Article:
New York

William T. Williams

Reese Palley Gallery

William T. Williams’ new paintings at Reese Palley are filled with such wild, angry energy, they look like Frank Stella nightmares. Williams is trying to get away from the strong, superficial resemblances his imagery and technique have to Stella’s, but the white-bordered, intensely colored, mechanical-drawing shapes still appear to be takeoffs on Stella. Now, pearlized paint, Looney Tunes color, serpentine squiggles, tooth-like small triangles, all work to change the look of the paintings.

There is most action in the largest, latest painting in the show, a group of eight panels, four of them seven feet by seven feet, and four of them seven feet by five feet, pushed against each other like a huge comic strip. The spirals and concentric circles he uses in this work pull themselves together more emphatically than the triangular or diamond shapes he has used before. Like contained explosions ready to fly apart, they almost succeed in holding on to all the curved and jagged pieces of forms Williams packs into the canvases. But this work, and the others in the show, does fall apart finally. It jumbles up in the memory’s eye and all the decorative urge in the world can’t tame its organizational frenzy.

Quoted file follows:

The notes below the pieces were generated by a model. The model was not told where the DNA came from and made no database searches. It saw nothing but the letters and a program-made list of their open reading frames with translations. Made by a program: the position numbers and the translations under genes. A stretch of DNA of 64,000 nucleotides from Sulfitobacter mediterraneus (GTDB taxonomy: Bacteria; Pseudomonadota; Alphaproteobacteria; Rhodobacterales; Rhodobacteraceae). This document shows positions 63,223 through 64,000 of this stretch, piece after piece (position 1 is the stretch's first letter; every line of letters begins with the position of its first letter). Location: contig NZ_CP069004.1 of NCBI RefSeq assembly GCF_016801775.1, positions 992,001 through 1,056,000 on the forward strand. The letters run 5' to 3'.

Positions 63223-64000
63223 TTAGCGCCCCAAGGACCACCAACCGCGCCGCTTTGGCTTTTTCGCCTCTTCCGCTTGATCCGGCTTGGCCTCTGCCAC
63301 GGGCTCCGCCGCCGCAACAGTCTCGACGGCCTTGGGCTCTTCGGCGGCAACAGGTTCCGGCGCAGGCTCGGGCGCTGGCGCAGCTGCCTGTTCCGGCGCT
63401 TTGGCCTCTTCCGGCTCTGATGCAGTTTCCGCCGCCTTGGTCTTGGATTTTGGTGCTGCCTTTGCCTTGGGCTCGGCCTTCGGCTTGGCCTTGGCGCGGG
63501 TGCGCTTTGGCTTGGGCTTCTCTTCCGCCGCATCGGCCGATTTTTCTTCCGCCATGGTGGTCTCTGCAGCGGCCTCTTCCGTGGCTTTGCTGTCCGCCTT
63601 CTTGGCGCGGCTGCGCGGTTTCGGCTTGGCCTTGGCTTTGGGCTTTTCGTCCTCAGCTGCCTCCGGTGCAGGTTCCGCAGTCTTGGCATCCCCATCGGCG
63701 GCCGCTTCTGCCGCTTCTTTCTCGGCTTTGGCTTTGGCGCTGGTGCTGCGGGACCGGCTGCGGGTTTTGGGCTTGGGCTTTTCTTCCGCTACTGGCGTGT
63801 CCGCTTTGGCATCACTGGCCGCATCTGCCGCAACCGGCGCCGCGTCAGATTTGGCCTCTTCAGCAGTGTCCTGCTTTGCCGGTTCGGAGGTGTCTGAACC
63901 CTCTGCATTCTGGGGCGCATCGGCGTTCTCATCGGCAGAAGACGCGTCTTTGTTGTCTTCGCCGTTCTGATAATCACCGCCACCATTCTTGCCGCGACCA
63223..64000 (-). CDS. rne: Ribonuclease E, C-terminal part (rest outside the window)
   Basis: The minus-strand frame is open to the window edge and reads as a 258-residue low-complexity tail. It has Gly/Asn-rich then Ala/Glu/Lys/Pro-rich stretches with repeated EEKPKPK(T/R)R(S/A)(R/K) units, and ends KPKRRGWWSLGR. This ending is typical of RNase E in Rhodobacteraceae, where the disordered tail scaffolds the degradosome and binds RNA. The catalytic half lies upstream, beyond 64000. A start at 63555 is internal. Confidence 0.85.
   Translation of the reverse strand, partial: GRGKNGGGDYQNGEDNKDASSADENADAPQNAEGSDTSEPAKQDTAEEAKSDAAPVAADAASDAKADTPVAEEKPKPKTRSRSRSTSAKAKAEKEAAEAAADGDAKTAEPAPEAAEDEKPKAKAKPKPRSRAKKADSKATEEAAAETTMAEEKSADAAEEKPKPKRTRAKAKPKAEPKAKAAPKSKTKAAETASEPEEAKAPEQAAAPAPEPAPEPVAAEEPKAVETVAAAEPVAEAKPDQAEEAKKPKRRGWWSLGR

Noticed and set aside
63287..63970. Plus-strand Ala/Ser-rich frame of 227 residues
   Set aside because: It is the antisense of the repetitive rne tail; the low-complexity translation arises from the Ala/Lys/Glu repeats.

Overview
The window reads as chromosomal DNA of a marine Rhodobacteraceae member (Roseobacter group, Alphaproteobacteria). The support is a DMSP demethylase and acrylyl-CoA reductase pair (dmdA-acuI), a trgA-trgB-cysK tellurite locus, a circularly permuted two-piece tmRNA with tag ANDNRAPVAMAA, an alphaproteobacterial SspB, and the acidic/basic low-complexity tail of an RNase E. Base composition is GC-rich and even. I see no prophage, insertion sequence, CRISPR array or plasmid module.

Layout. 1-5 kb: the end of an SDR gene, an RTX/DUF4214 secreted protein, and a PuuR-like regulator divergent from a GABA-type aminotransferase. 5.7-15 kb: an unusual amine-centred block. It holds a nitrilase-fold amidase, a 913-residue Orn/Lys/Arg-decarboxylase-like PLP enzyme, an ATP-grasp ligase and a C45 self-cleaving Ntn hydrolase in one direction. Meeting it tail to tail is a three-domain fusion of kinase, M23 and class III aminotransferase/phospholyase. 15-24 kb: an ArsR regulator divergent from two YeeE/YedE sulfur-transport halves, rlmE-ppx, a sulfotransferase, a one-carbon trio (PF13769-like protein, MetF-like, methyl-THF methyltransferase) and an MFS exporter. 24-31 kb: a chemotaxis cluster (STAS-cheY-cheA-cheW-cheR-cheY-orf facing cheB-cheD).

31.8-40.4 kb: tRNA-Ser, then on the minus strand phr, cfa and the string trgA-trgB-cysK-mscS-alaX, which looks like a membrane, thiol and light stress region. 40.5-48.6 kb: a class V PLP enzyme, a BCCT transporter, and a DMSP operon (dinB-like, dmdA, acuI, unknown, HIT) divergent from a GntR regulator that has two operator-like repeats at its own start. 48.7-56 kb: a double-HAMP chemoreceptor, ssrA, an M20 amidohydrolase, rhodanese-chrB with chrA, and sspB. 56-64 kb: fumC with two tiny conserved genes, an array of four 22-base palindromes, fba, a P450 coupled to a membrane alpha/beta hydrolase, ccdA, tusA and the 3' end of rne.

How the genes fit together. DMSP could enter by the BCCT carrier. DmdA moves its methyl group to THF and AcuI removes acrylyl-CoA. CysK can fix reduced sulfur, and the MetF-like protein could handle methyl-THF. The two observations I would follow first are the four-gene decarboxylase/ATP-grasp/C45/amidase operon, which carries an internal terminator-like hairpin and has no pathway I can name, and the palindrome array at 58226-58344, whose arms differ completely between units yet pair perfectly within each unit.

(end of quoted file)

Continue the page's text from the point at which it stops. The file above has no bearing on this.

Kasha Linville